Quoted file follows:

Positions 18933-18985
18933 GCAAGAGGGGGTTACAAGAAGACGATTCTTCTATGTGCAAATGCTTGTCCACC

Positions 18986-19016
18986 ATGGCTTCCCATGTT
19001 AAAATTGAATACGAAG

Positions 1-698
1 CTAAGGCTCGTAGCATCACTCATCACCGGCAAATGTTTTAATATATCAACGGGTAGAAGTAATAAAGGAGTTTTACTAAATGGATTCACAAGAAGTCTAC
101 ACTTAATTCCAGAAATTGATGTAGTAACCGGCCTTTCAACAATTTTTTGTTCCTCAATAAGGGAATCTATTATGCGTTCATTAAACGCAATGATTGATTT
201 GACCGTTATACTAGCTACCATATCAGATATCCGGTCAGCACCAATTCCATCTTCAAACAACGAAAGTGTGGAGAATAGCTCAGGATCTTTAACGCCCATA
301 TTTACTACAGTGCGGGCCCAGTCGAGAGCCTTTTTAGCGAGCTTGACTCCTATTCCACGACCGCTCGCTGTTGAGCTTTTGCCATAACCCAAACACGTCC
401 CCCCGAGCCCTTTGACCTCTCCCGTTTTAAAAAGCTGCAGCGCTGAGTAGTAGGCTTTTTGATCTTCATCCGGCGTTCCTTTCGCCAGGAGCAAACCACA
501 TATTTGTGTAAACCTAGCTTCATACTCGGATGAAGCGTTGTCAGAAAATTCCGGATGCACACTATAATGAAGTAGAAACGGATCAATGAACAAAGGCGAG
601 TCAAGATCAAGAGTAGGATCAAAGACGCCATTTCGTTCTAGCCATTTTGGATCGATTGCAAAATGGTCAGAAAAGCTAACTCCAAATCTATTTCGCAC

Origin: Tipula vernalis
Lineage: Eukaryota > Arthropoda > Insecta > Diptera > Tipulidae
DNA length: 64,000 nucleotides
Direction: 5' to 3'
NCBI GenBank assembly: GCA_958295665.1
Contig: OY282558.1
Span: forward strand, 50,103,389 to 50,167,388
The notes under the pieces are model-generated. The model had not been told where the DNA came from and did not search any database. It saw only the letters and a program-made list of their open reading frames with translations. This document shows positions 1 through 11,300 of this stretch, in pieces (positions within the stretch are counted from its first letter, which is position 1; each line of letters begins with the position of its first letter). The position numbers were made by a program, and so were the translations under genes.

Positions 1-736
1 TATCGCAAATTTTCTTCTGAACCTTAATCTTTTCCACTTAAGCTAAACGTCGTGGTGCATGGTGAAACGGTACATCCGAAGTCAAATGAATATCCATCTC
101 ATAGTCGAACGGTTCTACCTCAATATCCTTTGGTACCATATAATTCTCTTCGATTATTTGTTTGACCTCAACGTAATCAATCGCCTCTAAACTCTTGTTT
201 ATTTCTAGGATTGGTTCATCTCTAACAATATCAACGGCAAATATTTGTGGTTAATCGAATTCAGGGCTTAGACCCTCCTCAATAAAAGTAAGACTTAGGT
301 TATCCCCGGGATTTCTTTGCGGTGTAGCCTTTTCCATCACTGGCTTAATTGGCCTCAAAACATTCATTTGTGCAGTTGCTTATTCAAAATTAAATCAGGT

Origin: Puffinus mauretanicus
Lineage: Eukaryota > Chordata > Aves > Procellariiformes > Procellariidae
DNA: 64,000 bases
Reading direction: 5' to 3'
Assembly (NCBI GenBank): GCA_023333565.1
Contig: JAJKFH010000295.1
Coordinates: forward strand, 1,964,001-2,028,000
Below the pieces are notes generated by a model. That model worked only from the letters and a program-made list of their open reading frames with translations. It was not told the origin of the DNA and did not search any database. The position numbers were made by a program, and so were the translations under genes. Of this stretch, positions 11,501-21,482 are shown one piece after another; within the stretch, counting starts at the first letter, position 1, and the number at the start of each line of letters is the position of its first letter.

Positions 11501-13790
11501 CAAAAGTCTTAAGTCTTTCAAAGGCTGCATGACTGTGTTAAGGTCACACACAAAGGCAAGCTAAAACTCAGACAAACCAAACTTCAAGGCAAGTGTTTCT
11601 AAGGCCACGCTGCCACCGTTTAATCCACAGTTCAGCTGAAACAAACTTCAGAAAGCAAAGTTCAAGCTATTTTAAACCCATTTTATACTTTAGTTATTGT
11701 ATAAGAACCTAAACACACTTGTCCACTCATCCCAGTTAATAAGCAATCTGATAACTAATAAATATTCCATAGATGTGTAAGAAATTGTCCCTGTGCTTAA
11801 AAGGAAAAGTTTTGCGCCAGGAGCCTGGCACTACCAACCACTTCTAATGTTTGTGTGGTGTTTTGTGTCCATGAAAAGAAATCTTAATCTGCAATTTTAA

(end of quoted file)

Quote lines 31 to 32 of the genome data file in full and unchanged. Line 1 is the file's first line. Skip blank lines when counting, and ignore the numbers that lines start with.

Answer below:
Assembly (NCBI GenBank): GCA_023333565.1
Contig: JAJKFH010000295.1